Papers and Research

The benefits of Chinese Investment in Australia

Partners in prosperity: The benefits of Chinese investment in Australia

– a report by Deloitte Access Economics for the Australia China Business Council and sponsored by ANZ

Chinese foreign investment can play a very positive role in ensuring Australia’s ongoing economic security and prosperity. Australia rode on the sheep’s back for most of the 19th Century, and today Australia stands to benefit from Asia’s increasing demand for high-quality food products. Continue reading The benefits of Chinese Investment in Australia

What is China’s One Belt One Road initiative and why is it important for Australia?

At the end of 2013 Chinese President Xi Jinping announced one of China’s most ambitious foreign policy and economic initiatives, the Silk Road Economic Belt and the 21st-century Maritime Silk Road. It consists of:

  • The land-based “Belt” – the historic overland Silk Road trading routes that connected China, via Central Asia, to Europe and the Middle East
  • The oceangoing “Road” – the maritime equivalents to the south, linking China, Southeast Asia, India, Africa and potentially Australia after Chinese President Xi Jinping called in April last year for the alignment of One Belt, One Road with Australia’s northern development plan.

Continue reading What is China’s One Belt One Road initiative and why is it important for Australia?

How to capture your insights: tips for event goers

SIV audienceDo you go to lots of events? Hear great ideas but then can’t remember or don’t put into action?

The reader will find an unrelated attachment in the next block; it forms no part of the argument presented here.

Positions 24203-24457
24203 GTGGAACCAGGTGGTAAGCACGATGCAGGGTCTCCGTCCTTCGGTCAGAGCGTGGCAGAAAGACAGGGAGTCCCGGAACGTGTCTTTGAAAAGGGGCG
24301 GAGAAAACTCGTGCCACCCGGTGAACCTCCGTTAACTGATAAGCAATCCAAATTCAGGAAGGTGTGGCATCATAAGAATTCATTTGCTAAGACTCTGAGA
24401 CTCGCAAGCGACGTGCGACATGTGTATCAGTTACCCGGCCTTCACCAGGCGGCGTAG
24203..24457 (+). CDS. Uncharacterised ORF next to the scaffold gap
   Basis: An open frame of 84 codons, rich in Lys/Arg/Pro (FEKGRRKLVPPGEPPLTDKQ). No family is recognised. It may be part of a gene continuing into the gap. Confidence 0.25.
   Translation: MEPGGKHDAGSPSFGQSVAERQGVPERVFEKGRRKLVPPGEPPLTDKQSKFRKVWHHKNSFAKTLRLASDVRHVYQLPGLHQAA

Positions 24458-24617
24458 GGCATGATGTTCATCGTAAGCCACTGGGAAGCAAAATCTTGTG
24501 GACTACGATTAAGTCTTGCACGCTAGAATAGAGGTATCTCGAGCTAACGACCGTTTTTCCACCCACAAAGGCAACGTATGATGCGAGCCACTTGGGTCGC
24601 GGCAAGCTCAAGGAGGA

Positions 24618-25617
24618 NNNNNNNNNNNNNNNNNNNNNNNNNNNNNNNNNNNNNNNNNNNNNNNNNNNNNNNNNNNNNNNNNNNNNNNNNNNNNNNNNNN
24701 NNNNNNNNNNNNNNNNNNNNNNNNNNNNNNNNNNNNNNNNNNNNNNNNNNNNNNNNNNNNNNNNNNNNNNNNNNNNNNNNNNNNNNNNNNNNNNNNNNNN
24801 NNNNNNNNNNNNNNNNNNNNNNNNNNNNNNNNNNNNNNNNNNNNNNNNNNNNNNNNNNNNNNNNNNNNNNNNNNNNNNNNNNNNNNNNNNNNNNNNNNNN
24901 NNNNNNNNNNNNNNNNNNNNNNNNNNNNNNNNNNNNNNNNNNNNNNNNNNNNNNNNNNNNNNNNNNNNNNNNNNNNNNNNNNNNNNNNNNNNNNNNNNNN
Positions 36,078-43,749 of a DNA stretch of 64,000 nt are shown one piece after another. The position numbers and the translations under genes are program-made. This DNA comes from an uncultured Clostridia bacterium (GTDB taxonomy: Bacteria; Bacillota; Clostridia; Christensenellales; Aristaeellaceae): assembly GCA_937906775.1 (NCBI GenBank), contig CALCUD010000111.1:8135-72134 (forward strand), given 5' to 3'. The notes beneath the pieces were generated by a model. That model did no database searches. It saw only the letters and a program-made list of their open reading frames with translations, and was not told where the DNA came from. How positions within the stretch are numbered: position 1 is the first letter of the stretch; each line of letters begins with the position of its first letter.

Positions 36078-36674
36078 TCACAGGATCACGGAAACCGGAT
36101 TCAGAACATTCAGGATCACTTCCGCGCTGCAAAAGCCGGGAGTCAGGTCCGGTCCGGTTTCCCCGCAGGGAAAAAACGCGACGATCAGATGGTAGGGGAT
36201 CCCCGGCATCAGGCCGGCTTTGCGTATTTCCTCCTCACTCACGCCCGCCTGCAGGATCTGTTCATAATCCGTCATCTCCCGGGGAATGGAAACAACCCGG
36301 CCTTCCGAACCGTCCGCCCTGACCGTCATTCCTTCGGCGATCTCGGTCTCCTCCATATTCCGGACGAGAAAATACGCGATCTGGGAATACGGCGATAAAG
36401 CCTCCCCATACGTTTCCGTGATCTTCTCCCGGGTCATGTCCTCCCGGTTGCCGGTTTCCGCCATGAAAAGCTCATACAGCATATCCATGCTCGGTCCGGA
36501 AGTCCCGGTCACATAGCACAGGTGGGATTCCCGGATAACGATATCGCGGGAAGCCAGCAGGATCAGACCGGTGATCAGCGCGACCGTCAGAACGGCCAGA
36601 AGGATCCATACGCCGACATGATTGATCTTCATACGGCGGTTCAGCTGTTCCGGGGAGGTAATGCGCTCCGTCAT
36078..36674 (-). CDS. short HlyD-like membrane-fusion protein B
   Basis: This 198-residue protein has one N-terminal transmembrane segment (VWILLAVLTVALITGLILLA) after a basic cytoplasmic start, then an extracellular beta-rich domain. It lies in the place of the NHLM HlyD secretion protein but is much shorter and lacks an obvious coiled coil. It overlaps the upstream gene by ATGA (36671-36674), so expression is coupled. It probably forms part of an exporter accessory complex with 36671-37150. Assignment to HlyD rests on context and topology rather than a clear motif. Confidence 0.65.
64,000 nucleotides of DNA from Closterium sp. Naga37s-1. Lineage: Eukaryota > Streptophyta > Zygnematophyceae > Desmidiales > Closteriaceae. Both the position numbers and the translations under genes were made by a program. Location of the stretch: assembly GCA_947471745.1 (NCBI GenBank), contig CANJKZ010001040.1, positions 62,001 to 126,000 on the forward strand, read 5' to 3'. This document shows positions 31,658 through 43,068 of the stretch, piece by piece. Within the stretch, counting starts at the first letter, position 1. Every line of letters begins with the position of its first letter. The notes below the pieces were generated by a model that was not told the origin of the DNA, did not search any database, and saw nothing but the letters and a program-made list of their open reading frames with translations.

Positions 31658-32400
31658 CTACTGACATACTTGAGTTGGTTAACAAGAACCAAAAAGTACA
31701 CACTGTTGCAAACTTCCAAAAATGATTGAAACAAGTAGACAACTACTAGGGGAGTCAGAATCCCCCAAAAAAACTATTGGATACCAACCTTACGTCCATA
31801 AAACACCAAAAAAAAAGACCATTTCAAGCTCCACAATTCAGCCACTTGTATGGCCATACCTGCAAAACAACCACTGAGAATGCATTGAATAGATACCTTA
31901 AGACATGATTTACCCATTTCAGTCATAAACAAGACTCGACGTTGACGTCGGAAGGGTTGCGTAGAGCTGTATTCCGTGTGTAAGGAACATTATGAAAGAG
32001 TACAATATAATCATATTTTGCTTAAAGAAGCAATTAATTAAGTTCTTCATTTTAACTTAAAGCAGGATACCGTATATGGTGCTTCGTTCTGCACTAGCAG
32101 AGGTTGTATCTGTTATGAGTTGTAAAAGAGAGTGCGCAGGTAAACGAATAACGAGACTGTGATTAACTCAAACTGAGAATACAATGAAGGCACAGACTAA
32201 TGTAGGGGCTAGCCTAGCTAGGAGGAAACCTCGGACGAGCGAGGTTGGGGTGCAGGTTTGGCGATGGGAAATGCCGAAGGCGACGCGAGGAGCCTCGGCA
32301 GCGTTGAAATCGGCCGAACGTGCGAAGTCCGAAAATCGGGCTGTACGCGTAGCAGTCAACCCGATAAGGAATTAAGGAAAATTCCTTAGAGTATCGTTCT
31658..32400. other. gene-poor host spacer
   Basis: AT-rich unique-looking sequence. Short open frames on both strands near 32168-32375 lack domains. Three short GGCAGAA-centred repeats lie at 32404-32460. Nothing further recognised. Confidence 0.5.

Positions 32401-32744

These days it is not uncommon to see audience members on their devices during a speech. We used to think that was rude, but I love the anecdote of the speaker that called out an audience member who was actually tweeting how amazing the speaker was!

So how can you make sure you get value out of all this great content to benefit your business? Continue reading How to capture your insights: tips for event goers

NSW Engagement with China

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This China Strategy – NSW International Engagement Strategy was published in September 2014, prior to the signing of the China-Australia Fee Trade Agreement (ChAFTA). 

Under the new Strategy, published just prior to the new Premier Mike Bairds first overseas trip, it says the NSW Government will focus its efforts on the relationship with China through a number of priority actions.

It sets out 8 key areas for growing NSW’s relationship with China. including promoting Sydney as a leading financial services centre and Renminbi trading hub.

This includes promoting our financial services capabilities including wealth management to China, and establishing connections between the financial services sector in Sydney and Shanghai.

  1. Build on longstanding relationships and grow our partnerships with China
  2. Attract Chinese investment, particularly in NSW infrastructure projects
  3. Double the value of Chinese tourism to NSW by 2020
  4. Maximise benefits from an Australia-China Free Trade Agreement
  5. Promote Sydney as a leading financial services centre and Renminbi trading hub
  6. Strengthen the position of NSW agriculture and resources in China
  7. Maintain our leading market share in education, and
  8. Grow export of NSW innovation.

This strategy for engaging with China is a working document providing practical direction for the NSW Government across our trade, investment, resources, education, tourism, agriculture, cultural and infrastructure agencies.